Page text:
How much training do you need?

Claude Werner writes in the 26 June 2012 edition of The Tactical Wire regardign how much training people actually need. He argues that it’s not as much as we in the “pro training” community might advocate:

Still, every year hundreds of thousands of people, who have had no training whatsoever and who seldom practice, successfully defend themselves with firearms, often small ones, from villains intending them harm. Accordingly the statement: “But you need to actually train with said gun and practice often if you expect to save your life with it one day” isn’t necessarily true. In fact, there’s not much real evidence to back up that kind of statement at all.

Claude’s analysis of why we have this skewed perception:

The essence of the problem is that those of us who study mortal combat professionally have constructed a fusion of the worst possible law enforcement and military incidents. The resulting amalgamated adversary is an extremely formidable boogeyman who a T-1000 Terminator would have difficulty defeating. Actually finding a criminal who remotely resembles that boogeyman is quite a different matter.

He’s right on that point. I think this is in part due to the fact we don’t always have reports of incidents. Police don’t record non-events. The newspaper doesn’t report non-events. Example: I know someone who has to pull his vehicle over to handle a phone call and some paper shuffling. While sitting on the side of the road, a vagrant emerged and approached the truck. My friend had his mental alarm bells going off, so he rolled out of the door with his gun drawn. The vagrant stopped, postured a bit, then left. Did anyone other than my friend’s friends hear about this incident? And it’s not like the vagrant was searching for Sarah Connor.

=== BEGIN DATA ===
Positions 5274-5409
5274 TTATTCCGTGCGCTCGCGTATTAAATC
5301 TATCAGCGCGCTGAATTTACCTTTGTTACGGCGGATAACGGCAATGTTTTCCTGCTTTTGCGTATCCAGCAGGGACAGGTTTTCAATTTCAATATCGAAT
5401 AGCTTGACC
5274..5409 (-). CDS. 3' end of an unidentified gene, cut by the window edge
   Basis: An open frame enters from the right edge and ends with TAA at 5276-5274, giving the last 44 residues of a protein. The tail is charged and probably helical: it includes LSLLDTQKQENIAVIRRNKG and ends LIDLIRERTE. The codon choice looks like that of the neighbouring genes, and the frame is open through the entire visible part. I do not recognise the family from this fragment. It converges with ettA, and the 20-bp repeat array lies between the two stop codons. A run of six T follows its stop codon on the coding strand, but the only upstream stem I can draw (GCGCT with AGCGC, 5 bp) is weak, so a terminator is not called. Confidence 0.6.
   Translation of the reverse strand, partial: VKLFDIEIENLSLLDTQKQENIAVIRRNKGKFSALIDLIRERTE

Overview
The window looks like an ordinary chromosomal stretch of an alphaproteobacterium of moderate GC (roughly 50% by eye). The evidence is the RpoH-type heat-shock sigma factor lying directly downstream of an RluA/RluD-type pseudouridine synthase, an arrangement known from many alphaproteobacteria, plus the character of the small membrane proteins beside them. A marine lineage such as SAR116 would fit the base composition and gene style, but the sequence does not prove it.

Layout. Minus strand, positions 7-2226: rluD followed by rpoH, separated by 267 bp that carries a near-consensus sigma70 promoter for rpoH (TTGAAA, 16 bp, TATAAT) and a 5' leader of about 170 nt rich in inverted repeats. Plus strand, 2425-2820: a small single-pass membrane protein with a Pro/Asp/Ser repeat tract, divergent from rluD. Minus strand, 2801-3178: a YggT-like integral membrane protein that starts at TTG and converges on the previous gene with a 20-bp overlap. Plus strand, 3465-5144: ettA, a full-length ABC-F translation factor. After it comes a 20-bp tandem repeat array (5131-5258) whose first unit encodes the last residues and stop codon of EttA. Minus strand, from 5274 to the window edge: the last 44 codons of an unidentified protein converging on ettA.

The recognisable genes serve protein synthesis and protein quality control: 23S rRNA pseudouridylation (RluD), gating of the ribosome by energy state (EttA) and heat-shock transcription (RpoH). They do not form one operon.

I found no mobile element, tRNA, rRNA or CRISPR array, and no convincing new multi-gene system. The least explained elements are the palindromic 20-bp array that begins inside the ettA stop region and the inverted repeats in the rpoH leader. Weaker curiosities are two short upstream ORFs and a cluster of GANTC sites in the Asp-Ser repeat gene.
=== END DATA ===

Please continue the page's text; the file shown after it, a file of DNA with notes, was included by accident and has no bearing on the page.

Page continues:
But if I may toot the KR Training horn a bit, this is one thing I’ve always appreciated about Karl’s approach.

Many, perhaps most, criminals are capable of committing the most unspeakable acts against pliant victims. Once defensive tools come into play, the criminal’s motivation tends to flag quite rapidly. Economically based criminals are in the business of victimization not fighting. As soon as a gun comes out, it’s an obvious clue that the victimization has gone sour and turned into a fight. Not good from the criminal’s point of view. The most common response is to point to their watch – “Oh, look at the time. Have to go now.” Actual gunfire makes the souring of the process even more evident.

This is what we know, and this is what we teach. I can’t count the number of times I’ve heard Tom Hogel bring up the “oh, look at the time, I just remembered I have a dentist appointment” line. KR Training strives to bring reality to the table by looking at as much data as we can, not just further the hunt for Sarah Connor.

It’s an odd statement coming from someone who makes his living doing firearms training, but, as I see it, the NEED for training and pistols whose caliber begins with 4 is much overblown. And often what is taught is of questionable relevance to the needs of a mainstream person. If we in the community want to see more people get trained, we need to adopt a “less is more” philosophy and make our training relevant to the mainstream’s needs and resource constraints.

Here’s where I think we need to look at Claude’s words carefully.

Is much of the training overblown? I think so. Look at endless YouTube videos of people visiting training schools. Look at the things being taught. Is it really Red Dawn? Is there really a worry about zombie apocalypse? Many tools and techniques aren’t NEEDED for someone to defend themselves successfully. But I’d also agree that “what’s need got to do with it?” because if you want to learn as much as possible, that’s fine. The only reason I’ve wanted to learn long range “sniper” shooting was for long-range hunting, like up in the mountains where maybe I’d have to take a 300+ yard shot. But who knows if someday that might be relevant in other contexts.

But don’t let Claude’s words fool you. He’s not advocating NO training. What he’s advocating is the training community looking at what we’re teaching and ensuring it’s relevant and meaningful. Again on the KR Training front here, I like how Karl created a graduated curriculum, each class rather focused on one or just a few important concepts, and ensuring the most important things are covered first. For example, Defensive Pistol Skills 1 works on the basics of “gunfighting” like getting fast accurate hits from 0-5 yards and drawing from concealment. Reloads are just not that important at that level and most people aren’t going to need to reload in a fight. But reloads are discussed in DPS2.